Local, Organic & Sustainable. We have all heard these words applied to everything from food to textiles. I have been known to visit the local farmers market or the certified organic grocer. I try to purchase items friendly to the environment and attempt to reduce my household waste. I understand the importance of supporting local merchants, putting chemical free foods into my body, and sustaining our environmental resources. I get it (most of the time).
Local, Organic & Sustainable. These three words have been used for so many different products and practices; their meaning is in danger of being lost. My mother, while having her hair colored at a salon, was informed by the stylist that the hair dye was not only organic and environmentally friendly, but vegan. Hair color so harmless that it is edible. Good grief.
My husband and I were talking about this phenomenon. We have come to expect these words when describing our purchases or lifestyles, but have become numb to their meaning. Through our discussion it occurred to me that outside the Catholic Church there is nothing more Local, Organic or Sustainable than the Catholic Woman.
Adjective: belonging or relating to a particular area or neighborhood, typically exclusively so. Noun: a local person or thing, in particular. (Miriam-Webster)
“Don’t allow your mind to be in the world. Your body is here, but your mind should be with the Lord as if nothing else mattered.” – Mother Angelica
Women by nature are active in our local communities through children, professions and social engagements. Christian woman strive to take our local presence a step further. We attempt to follow the example of the two Marys who remained at the tomb of our Lord weeping and praying. Can you imagine the fearlessness and strength of Mary the mother of Jesus? Let us not even focus here on her faith in Gods will to allow her son to be crucified – what mother do you know with such faith? Not only did Mary not attempt to stop the crucifixion, she remained there, present suffering in silence. We take the Good News of the Gospel to the local communities in which we live. Sometime we deliver the Good News locally with joy; other times in sorrow.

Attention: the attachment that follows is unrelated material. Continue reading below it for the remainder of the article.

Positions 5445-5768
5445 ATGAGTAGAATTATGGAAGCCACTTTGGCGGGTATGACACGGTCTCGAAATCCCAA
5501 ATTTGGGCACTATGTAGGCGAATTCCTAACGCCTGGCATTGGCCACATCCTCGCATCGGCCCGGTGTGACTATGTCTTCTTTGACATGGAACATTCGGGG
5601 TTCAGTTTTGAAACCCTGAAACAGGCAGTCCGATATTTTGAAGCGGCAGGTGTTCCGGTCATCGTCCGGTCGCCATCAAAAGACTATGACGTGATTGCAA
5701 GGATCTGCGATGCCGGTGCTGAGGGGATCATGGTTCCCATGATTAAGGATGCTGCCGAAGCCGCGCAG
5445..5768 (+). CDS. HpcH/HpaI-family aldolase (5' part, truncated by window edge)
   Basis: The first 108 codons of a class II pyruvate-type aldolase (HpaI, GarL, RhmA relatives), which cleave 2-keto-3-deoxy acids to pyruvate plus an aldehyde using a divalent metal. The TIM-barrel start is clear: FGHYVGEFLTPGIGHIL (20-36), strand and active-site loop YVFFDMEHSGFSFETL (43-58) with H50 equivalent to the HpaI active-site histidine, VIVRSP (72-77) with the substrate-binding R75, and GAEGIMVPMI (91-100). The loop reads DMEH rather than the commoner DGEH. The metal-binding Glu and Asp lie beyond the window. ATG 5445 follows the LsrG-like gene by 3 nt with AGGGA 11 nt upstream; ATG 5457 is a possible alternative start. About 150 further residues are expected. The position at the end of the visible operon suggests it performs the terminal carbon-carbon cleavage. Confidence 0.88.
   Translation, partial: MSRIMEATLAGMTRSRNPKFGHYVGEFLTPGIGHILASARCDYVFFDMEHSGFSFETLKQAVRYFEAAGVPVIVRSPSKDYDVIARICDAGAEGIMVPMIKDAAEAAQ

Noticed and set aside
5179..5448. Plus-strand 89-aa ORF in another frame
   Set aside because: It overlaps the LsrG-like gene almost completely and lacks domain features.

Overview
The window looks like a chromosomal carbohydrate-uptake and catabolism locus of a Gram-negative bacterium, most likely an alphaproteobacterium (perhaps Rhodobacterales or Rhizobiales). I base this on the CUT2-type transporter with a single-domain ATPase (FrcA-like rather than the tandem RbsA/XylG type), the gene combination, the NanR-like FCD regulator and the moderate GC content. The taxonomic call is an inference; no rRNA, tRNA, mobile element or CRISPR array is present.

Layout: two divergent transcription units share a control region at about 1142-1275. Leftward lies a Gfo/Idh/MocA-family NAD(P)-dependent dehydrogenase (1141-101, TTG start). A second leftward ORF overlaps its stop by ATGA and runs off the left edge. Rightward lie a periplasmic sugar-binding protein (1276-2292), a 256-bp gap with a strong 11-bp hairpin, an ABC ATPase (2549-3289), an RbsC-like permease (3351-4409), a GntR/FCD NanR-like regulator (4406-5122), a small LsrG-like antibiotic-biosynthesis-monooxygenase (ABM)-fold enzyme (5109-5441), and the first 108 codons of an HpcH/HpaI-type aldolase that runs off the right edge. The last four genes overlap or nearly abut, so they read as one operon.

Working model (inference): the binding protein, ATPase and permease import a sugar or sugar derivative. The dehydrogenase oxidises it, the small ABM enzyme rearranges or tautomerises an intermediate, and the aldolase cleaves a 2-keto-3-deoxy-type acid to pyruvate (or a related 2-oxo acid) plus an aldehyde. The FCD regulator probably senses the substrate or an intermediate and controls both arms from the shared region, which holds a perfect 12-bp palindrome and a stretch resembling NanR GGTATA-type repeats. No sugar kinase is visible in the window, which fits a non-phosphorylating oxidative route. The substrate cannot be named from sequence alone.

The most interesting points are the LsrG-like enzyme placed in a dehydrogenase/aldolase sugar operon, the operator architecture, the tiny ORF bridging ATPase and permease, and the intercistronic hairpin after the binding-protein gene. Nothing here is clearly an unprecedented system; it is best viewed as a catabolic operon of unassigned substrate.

Of relating to or derived from living matter. (Miriam-Webster)
Derived from life… I instantly think of the Eucharist; where Jesus offers himself as the living bread to a hungry world. I feel women have a uniquely feminine understanding of the Eucharist; empathy for Mary the mother of God who watched the annihilation of her Son because she had faith in him as Lord. We feed ourselves and our families with this living bread. I can say with complete confidence that there is nothing more Organic than the Eucharist or our devotion to It. (This of course is the largest understatement of all time!)
“‘I am the living bread which came down from heaven; if any one eats of this bread, he will live for ever; and the bread which I shall give for the life of the world is my flesh.” (John 6:51).
“Truly, truly, I say to you, unless you eat the flesh of the Son of man and drink his blood, you have no life in you; he who eats my flesh and drinks my blood has eternal life, and I will raise him up at the last day. For my flesh is food indeed, and my blood is drink indeed. He who eats my flesh and drinks my blood abides in me, and I in him” (John 6:53–56).
Adjective: able to be maintained at a certain rate or level; able to be upheld or defended. (Miriam-Webster)
Have you ever been dismissed as a “silly woman?” There is nothing more infuriating than to be dismissed because the expressions of our thoughts often include emotion and passion! This erroneously concludes that emotion and reason and incompatible.
The same happens with our faith in the secular world. Faith is often thought to be devoid of reason. Because we are talking about God, as Christians we understand that some things will remain a mystery. There is no way we can understand everything about the Lord; we are talking about God here folks. It would be terribly arrogant to assume that we should understand the world the same way as our Lord. This does not mean that we check our brains at the door as we head into Church. A mystery, as it relates to the Church, is not something about which can’t know anything, but something about which we can’t know everything.
Theology is the study of God and religious belief. God gave us brains and expects us to use them to understand the mysteries of faith; to the extent such understanding is possible. Faith and reason are not mutually exclusive. Faith tells us more than reason alone; but faith does not contradict reason. Faith is to have complete confidence in someone or something; for the Catholic Woman that is Christ and His Church. This faith as sustained for over 2000 years; and this blog with defend!